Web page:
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  • GPT-3.5: When OpenAI had casually released ChatGPT in November last year, the LLM underpinning the chatbot was widely known as GPT-3.5. A watered down form of the GPT-4, OpenAI had described its latest LLM as being “10 times more powerful than the GPT-3.5.” Expectedly, GPT-3.5 is less sophisticated in more than ways - it can only handle text, hallucinates more and can take care of coding tasks and other queries as long as they are less complex. The GPT-3.5 model is what supports the free version of the ChatGPT and does not have access to the internet unlike ChatGPT Plus which works on the GPT-4.
  • Llama 2: Instead of releasing an AI chatbot, Meta AI open-sourced a LLM package called Llama in March, that developers could request to access. A few months later, in July, Meta released a second series of models under the Llama 2 family. The LLM became instantly popular in the community because it was free for research and commercial purposes. There were three versions of the model in varying degrees of ability - a 7-billion parameter one. a 13-billion parameter one and a 70-billion parameter one. In terms of performance, Llama 2 is behind GPT-4 or even Google’s PaLM2 and is significantly behind GPT-4 in computer programming. In the weeks following Llama’s release, it became apparent that once developers got their hands on the base model, they could optimise it easily to become a more powerful and personalised model comparable to models built behind closed doors in tech giants.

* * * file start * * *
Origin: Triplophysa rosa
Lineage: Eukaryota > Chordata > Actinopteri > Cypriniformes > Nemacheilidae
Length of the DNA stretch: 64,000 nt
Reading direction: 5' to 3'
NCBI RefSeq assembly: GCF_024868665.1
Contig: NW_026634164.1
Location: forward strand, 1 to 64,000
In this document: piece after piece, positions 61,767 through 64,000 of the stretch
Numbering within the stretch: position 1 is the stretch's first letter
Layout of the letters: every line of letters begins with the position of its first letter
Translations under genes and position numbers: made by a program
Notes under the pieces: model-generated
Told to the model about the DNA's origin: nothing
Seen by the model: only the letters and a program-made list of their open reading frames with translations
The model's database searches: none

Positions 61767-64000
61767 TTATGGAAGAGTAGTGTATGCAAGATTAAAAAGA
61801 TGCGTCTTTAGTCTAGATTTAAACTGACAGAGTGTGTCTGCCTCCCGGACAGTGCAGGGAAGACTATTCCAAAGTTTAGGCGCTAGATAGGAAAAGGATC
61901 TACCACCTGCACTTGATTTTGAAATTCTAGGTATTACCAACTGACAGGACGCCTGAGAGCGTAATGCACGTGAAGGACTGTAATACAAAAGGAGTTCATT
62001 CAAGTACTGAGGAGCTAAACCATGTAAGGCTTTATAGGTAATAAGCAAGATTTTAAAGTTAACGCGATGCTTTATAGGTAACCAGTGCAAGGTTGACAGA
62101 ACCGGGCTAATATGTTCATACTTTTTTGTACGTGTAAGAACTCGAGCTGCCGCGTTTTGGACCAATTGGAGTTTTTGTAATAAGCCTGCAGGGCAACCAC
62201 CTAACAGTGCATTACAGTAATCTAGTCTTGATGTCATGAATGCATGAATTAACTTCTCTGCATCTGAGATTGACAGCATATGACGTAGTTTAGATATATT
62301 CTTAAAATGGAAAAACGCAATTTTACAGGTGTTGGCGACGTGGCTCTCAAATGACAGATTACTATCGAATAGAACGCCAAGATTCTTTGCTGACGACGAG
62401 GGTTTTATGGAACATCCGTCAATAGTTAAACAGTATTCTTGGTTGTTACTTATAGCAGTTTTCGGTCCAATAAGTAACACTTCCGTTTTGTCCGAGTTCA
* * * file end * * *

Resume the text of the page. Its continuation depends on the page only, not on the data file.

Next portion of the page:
• PaLM 2: At the Google I/O developer conference held in May, Google had launched PaLM 2 or Pathways Language Model, to rival GPT-4. Before the release of Gemini, PaLM 2 held the position of being Google’s most powerful LLM. There are no technical details around the model available but just for comparison PaLM 1 is a 540-billion parameter model. The model boasts of far more improved reasoning capabilities and was trained on an expansive dataset that included 100 languages. The older version of the Bard was based on PaLM 2.
  • Claude 2: Founded by former OpenAI employees and siblings, Dario and Daniela Amodei, Anthropic AI was formed to develop powerful AI systems that took safety seriously. Released in July-end this year, their latest LLM Claude 2 impressed developers because of its huge context-length i.e., the number of words a model can remember when coming up with an input. In the case of Claude 2, an entire book could be fed into the model. Later in November, a new version called Claude 2.1 was released with an even higher context length which surpassed GPT-4. Plus, it could integrate tools and APIs into it like calculators or external databases. 
  • Mistral 7B: A relatively unknown Paris-based startup Mistral AI has seemingly taken a different route than usual. Instead of building a massive LLM to compete with the likes of GPT-4 or Gemini, it builds niftier LLMs. In September, the startup released Mistral-7B and made it freely available to developers. A week ago, the startup quietly dropped a torrent link to another new LLM called Mistral 8x7B. Described as a “scaled-down” version of GPT-4, the model is again free for use. Like Meta AI, Mistral is has set itself directly in competition with Meta AI’s Llama 2 models and is a valuable contributor to the open-source movement. (The team behind Mistral had worked in Meta AI previously.